Once the Buddha asked monks: “Suppose that a man were to come along carrying paints of lacquer, turmeric, indigo or carmine lac, saying, ‘I will draw pictures in space, I will make pictures appear on space.’ Now, what do you think — would he draw pictures in space & make pictures appear on space?”
Monks answered: “No, Venerable Sir. Why is that? Because space is formless & featureless. It’s not easy to draw pictures there and to make them appear. The man would reap only a share of weariness & disappointment.”
Then the Buddha admonished that in the same way when we encounter anger and harsh speech, we should train ourselves to make our mind a sky (spacious and retaining no trace of bitterness).
[lead] “In any such event, you should train yourselves: ‘Our minds will be unaffected and we will say no evil words. We will remain sympathetic to that person’s welfare, with a mind of good will, and with no inner hate. We will keep pervading him with an awareness imbued with good will and, beginning with him, we will keep pervading the all-encompassing world with an awareness imbued with good will equal to space — abundant, expansive, immeasurable, free from hostility, free from ill will.’ That’s how you should train yourselves.” (Kakacupama Sutta, MN) [/lead]
This may sound too difficult. Yes, indeed it is. That is why the Buddha asks us to “train” ourselves. This is a process of training. We should try this in every difficult situation in our life. We will do well in some cases and we will fail in others. Eventually we will develop this skill. First of all it is for our own benefit. However, it will also benefit many others.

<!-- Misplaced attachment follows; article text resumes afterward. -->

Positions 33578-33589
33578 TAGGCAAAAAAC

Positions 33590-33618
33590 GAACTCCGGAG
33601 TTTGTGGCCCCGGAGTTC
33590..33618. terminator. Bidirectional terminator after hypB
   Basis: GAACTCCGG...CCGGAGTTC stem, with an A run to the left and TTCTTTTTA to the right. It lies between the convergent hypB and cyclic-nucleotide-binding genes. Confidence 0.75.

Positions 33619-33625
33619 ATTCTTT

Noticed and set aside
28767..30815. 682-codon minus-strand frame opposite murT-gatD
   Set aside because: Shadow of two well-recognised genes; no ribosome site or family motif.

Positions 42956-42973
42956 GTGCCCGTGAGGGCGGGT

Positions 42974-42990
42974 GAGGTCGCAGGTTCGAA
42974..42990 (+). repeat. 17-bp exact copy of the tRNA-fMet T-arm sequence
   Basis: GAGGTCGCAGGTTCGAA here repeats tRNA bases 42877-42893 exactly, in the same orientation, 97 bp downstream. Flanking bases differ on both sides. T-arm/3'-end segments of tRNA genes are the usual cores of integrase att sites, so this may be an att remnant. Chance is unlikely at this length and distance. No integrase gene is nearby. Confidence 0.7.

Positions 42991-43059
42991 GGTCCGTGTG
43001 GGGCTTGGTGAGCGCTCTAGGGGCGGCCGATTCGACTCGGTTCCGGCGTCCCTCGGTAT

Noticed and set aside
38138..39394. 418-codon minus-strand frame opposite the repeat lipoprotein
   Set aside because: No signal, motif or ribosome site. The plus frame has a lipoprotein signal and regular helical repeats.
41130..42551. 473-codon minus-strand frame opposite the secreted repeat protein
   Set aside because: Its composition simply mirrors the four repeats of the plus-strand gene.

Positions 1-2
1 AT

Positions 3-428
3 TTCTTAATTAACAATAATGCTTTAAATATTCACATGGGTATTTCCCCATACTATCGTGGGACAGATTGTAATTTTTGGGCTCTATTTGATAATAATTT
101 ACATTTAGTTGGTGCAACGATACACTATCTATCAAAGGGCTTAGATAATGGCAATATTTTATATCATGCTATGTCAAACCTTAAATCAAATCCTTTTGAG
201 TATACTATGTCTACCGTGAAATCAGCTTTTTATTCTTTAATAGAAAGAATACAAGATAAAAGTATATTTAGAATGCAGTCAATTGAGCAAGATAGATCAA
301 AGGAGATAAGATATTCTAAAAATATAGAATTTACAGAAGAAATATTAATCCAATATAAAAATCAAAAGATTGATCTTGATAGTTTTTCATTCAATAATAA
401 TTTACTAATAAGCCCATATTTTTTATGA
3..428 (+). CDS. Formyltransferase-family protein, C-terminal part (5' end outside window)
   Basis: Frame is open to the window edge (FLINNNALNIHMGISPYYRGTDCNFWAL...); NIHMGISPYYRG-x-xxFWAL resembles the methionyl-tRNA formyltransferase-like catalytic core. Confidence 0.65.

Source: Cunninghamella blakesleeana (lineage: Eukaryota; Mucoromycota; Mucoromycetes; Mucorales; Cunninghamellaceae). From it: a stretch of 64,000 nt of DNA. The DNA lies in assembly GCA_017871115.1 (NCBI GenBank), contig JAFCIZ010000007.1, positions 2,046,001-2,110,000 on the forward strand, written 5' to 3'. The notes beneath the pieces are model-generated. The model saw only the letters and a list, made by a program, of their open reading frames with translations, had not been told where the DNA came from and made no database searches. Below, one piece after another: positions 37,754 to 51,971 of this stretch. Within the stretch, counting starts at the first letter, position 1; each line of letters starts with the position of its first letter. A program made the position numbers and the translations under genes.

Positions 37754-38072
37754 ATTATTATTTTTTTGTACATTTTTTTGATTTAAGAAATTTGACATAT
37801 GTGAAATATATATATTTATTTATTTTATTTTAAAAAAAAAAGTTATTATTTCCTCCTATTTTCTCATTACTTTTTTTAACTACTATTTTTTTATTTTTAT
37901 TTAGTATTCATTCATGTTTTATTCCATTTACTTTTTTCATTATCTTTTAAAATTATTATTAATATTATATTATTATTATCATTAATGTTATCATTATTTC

If we think that this is not achievable, we have a very good example of a great person who exemplified this skill. He is none other than Nelson Mandela. He was able to make his mind spacious as sky and to retain no trace of bitterness with regard to unfair treatments, harshness and severe abuse he experienced in his life. After many years of struggling against the racial discrimination and spending 27 years in prison, he was able to forgive all those who had attempted to ruin or shatter him.
[lead] “You must not allow hate to fester in your brain. You can never allow racism, hatred, and bitterness to rent space in your head.” Nelson Mandela [/lead]
When he was finally released, he insisted that he want to be released from the Victor Verster prison, where he spent most of his time of imprisonment. Because he wanted to thank wardens of that prison! In his words, they are “people who looked after him.” After his release, he worked with his former oppressors to bring democracy to the country. In this process he also worked hard to protect the rights of those former oppressors. His skill of forgiveness inspired his countrymen to move ahead without resentments which enabled South Africa to become the best country in the region.
He never claimed to be a saint to do this. He stressed that any person or people who has a practical sense would do what he and his people did. Because, there is no other way to move on towards freedom and progress. If we are really interested in the progress in our life, we should have a courage to let go of grudges and bitterness. We can try this with regard to our family members, our co-workers, and ex-husband or ex-wife. This will not change what has happened in the past, but will change our future. We should not focus on the justice but on the freedom of our mind. In our attempts to bring justice, we simply bring ourselves back to the vicious cycle of antagonism.
[lead] “As I walked out the door towards the gate that would lead to my freedom, I knew if didn’t leave my bitterness and hatred behind, I’d still be in prison” – Nelson Mandela [/lead]
Let us break free from our own prisons like Nelson Mandela did.
May this message be a tribute to this exemplary man.
Have a great week with a mind like space.